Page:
An Idea, Partners, and a 1 Week Budget: An Entrepreneur's Story

By Grazia Bennett, Bizworld Advisory Board Member

Name: Marco Palladino
Age: 29
Favorite Food: Pasta
Favorite Video Game: Civilization
Favorite Toy: Soccer ball encourages kids to be creative thinkers, to become problem solvers, to make decisions and take risks. Marco Palladino, the co-founder of Kong Inc. has mastered all this and more. Kong Inc. is an open source API technology focusing on the protection, safety and authentication of data. Currently the top global 5,000 companies and some governments use Kong’s products. I recently had the opportunity to meet Marco and his enthusiasm and energy are contagious.

How old were you when you first thought you wanted to create something? Since I was a child the only thing I was interested in doing with my toys was to take them apart. I was curious to learn how their mechanisms worked. I kept a hidden box for all the broken pieces of toys so that my mother would not find them.

Were you a good student? I was a terrible student, although I had an immense passion to learn as much as I could once something attracted my interest. I would completely forget to do homework if I became interested in, for example, learning more about a compass – reading about the topic for hours. At 12 years old I taught myself coding. I did not have money to buy software, but I could spend Friday evenings designing apps on sheets of paper.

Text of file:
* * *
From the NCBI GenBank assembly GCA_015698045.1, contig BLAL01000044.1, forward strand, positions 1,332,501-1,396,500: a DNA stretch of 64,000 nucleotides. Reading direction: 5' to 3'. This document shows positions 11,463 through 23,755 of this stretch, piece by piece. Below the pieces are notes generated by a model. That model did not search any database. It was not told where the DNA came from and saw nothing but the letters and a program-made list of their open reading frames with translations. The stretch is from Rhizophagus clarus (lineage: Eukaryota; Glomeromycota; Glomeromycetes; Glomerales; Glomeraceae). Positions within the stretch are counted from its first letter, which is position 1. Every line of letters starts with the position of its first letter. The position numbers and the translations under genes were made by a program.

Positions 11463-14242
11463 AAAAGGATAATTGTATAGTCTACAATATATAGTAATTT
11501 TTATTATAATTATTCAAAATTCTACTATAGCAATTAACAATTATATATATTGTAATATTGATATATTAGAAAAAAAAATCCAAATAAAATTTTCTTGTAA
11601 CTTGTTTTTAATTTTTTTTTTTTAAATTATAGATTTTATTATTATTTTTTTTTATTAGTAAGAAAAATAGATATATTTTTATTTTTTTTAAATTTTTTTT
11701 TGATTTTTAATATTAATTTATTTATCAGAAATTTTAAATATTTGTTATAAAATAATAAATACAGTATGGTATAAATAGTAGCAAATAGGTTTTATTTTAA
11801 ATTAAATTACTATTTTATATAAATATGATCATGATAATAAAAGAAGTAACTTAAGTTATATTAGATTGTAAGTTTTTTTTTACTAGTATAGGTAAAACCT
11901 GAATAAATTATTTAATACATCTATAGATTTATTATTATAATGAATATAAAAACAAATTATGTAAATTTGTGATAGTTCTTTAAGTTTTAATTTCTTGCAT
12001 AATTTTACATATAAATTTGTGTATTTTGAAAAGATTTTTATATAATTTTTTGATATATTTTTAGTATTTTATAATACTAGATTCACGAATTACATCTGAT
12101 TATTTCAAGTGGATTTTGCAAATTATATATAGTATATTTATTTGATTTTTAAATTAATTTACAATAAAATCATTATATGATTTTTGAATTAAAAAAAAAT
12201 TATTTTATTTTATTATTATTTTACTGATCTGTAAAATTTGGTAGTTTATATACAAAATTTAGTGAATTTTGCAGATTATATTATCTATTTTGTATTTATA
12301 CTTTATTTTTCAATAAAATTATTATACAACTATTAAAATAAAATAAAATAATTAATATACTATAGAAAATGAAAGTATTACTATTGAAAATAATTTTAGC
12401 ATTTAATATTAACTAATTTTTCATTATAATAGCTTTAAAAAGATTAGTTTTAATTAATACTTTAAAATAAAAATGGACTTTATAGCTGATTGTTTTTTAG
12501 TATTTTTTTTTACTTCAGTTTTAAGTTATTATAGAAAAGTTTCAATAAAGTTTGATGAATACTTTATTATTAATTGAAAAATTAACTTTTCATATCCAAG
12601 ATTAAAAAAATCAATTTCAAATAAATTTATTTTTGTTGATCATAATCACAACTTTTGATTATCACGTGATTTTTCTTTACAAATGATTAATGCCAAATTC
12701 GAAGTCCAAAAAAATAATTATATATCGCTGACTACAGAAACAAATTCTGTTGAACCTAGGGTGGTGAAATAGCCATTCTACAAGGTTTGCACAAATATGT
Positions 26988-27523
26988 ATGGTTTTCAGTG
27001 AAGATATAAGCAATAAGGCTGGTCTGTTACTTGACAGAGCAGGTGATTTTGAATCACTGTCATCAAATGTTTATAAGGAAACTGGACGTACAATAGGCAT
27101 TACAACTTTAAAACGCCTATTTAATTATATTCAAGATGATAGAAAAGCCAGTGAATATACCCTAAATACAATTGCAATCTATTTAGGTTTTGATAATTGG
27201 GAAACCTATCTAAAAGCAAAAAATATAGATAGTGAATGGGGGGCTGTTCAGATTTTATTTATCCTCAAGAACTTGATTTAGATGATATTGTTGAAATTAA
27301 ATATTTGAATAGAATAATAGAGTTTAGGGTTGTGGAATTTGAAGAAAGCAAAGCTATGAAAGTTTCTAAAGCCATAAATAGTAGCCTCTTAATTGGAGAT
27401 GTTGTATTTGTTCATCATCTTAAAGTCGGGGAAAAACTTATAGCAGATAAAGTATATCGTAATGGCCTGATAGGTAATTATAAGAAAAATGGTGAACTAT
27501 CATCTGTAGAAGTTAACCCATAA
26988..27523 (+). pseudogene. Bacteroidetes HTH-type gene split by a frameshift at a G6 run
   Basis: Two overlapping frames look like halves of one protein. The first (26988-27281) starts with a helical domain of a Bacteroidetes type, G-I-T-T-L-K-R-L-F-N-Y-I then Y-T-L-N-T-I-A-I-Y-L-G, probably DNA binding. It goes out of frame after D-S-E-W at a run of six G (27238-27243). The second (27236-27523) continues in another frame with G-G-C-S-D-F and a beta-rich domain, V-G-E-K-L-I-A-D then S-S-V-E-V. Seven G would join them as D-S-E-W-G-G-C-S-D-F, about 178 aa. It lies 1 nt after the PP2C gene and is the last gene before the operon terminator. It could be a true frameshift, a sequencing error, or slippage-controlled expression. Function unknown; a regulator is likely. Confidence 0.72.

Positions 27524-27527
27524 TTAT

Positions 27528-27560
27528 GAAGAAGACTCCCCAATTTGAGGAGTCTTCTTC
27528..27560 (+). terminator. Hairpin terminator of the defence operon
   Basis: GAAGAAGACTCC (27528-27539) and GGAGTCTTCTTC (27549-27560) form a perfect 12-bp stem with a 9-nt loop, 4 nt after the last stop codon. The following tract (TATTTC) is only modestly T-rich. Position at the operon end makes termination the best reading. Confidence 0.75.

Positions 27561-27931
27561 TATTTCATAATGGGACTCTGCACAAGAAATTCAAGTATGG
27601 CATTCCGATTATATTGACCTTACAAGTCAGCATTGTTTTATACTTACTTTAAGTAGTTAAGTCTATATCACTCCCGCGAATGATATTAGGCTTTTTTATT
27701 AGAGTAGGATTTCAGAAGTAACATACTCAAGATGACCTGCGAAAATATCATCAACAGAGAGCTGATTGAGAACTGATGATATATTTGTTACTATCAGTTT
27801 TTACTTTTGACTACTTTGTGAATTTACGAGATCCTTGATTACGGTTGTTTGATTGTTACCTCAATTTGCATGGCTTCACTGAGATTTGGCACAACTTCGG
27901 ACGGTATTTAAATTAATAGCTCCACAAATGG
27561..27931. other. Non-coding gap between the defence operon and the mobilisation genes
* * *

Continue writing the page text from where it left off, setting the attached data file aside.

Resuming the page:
You are Italian. How much more difficult is it for a foreign entrepreneur to succeed in Silicon Valley?

In 2009 I moved with my co-founders, Augusto Marietti and Michele Zonca, to Silicon Valley after being accepted into the TechCrunch50 pitch competition. When we arrived to the Bay Area we had enough money to last for one week. We replied to a blog post by the former Uber CEO Travis Kalanick who was just starting to work on his idea of ridesharing service. Travis was offering his couch to founders coming in from out of town for the competition. Our team was chosen with the teams of other two start-ups and we moved to Travis’ house.

To raise funds for a start-up is truly a herculean task but we had tenfold more obstacles to overcome: we spoke broken English, we didn’t know the Silicon Valley ecosystem and we had only 3 months to do it in. At one of the evening events for entrepreneurs and investors that we attended daily to meet investors -- and frankly for free food -- we succeeded in getting funded.

What is your best advice for the emerging and young Bizworld entrepreneurs?

If you think you are doing the right thing, however hard it is, just do it. Things are not going to be easy and you know it, that's what makes it even more exciting. As Winston Churchill said, “When you are going through hell, keep going.” By the way, I will attend the annual Bizworld’s Riskmaster Luncheon on December 13 and I will be happy to talk with any aspiring young entrepreneur about pursuing their dreams.

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